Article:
Amendment 1 and Blue Springs

sinking capitol

In the Gainesville Sun today Nathan Crabbe has comments on the legislators and their misuse of Amendment 1 funds. Our lawmakers continue to disregard the will of the people of Florida.  Read this at this link in the Sun, or continue here for a reprint.Scroll

 Editorial: Buying Blue Springs

Published: Thursday, June 25, 2015 at 6:01 a.m.
Last Modified: Wednesday, June 24, 2015 at 10:21 p.m.

Blue Springs is one step closer to being a state park. Too bad state lawmakers pulled a fast one with the money that could have made it happen.

As The Sun reported last week, the state’s Acquisition and Restoration Council unanimously voted to add the popular swimming hole in Gilchrist County to the list of springs slated to be bought with Florida Forever funds.

There’s just one problem: Florida Forever had its funding slashed from around $300 million to next to nothing in recent years. State voters thought they were restoring that funding when a whopping 75 percent of them passed Amendment 1 in the fall.

nathan_crabbefeatured
Nathan Crabbe

Instead, the Legislature pulled the same shell game that it did with the Lottery. Just like they used Lottery funds as a substitute for general fund dollars rather than providing new money for education, lawmakers spent most of the Amendment 1 money on existing programs, salaries and items of dubious environmental value such as insurance premiums.

Of the $740 million allocated through the amendment in the state budget, $227.1 million was dedicated to existing agency operations, according to an analysis from the group that put Amendment 1 on the ballot. Just $15.1 million was set to be spent on Florida Forever, the state’s main land conservation program.

The analysis came before Gov. Rick Scott signed the budget and vetoed a record amount of line-item spending from it. In his veto message, Scott wrote that he was rejecting millions of dollars in projects so that more money could be spent next year on environmental programs such as Florida Forever.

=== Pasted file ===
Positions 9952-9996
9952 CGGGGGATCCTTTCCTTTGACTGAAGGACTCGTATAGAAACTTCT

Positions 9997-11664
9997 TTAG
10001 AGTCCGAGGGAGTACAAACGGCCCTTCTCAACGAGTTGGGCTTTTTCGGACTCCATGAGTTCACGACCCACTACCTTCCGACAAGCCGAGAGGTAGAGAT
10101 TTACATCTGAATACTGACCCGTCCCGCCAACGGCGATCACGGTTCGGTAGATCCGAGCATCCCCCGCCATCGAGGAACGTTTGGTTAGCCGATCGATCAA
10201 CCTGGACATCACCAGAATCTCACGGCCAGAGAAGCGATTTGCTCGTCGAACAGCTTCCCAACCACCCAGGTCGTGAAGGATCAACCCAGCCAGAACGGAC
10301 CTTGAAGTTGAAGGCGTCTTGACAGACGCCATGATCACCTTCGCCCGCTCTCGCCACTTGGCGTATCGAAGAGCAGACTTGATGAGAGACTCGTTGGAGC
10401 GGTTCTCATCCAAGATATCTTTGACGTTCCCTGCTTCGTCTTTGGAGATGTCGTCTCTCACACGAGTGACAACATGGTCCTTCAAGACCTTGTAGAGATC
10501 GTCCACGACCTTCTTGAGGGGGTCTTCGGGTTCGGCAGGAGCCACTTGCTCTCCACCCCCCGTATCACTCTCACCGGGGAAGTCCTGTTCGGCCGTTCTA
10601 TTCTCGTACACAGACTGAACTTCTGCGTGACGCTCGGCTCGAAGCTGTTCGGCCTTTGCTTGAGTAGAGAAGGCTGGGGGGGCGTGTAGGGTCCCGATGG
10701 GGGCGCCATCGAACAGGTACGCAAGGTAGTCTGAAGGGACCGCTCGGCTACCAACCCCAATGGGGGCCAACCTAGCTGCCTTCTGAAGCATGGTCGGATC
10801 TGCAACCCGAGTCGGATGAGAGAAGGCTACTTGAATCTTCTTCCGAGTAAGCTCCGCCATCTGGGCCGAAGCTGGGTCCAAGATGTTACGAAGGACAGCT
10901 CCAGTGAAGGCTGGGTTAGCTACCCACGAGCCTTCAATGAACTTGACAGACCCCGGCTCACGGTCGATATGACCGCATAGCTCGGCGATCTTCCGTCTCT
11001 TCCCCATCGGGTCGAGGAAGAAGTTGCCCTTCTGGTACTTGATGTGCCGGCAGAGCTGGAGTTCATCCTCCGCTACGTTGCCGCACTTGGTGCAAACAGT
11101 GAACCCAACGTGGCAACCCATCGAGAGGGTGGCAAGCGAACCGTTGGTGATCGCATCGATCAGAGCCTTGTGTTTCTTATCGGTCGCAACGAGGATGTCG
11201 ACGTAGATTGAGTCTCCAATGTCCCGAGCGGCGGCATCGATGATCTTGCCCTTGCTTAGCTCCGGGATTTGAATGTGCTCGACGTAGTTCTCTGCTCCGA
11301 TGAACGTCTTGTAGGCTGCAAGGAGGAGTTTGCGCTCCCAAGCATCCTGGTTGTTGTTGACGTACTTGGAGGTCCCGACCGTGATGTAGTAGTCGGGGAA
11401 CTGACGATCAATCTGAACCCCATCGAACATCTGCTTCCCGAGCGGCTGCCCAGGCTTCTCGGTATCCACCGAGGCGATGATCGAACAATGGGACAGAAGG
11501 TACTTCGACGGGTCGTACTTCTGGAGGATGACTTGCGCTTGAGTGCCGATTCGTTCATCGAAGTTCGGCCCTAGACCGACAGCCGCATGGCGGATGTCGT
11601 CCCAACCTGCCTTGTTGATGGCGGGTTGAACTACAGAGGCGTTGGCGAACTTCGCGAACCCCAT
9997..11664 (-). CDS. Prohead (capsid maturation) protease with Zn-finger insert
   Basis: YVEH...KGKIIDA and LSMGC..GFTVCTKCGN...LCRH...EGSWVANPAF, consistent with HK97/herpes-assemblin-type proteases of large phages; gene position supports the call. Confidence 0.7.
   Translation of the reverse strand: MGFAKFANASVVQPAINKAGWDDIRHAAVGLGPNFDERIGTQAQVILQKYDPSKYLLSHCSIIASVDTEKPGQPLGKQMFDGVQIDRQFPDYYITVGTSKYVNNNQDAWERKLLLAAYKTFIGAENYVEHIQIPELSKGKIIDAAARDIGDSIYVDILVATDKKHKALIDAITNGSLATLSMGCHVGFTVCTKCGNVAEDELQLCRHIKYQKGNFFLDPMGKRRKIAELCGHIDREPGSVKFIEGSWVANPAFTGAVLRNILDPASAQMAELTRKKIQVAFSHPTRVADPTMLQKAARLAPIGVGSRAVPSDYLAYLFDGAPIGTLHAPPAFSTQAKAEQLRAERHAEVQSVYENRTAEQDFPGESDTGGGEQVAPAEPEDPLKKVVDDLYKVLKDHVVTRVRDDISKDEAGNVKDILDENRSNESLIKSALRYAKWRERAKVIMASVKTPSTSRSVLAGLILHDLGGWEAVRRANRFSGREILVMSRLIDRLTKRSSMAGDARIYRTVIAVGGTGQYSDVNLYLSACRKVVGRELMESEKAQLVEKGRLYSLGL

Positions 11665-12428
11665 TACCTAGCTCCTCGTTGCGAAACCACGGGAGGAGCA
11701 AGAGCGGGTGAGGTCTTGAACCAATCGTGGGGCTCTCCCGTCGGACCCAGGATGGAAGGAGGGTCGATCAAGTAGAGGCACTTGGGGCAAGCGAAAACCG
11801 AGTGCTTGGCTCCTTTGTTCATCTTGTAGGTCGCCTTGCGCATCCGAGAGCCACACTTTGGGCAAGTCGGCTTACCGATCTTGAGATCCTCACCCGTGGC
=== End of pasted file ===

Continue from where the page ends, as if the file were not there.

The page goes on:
Some environmental advocates aren’t waiting around hoping for that to happen. The environmental law firm Earthjustice filed a lawsuit Monday on behalf of the Florida Wildlife Federation and other groups, charging lawmakers with misappropriating Amendment 1 money.

operty such as Blue Springs could become a state park.

While the Legislature pulled a fast one this time around, legal action or the governor’s leadership may yet m

Either the legal action or the governor, if he decides to show real leadership on the issue next time around, open up the possibility that worthy conservation projects such as acquiring Blue Springs for state park may yet happen.

The springs and surrounding 405-acre property are located on the Santa Fe River near High Springs. The same family has owned the site since 1958, putting the property on the market in 2013.

State acquisition would mean ensuring the protection of one of the state’s premier springs in private ownership and environmentally significant land along the Santa Fe.

Blue Springs is a money-generating swimming hole and campsite, which should appeal to a state Department of Environmental Protection that is increasingly looking to make revenue off state parks.

Florida voters thought that passing Amendment 1 would help ensure a property such as Blue Springs could become a state park.

While the Legislature pulled a fast one this time around, legal action or the governor’s leadership may yet make it possible.

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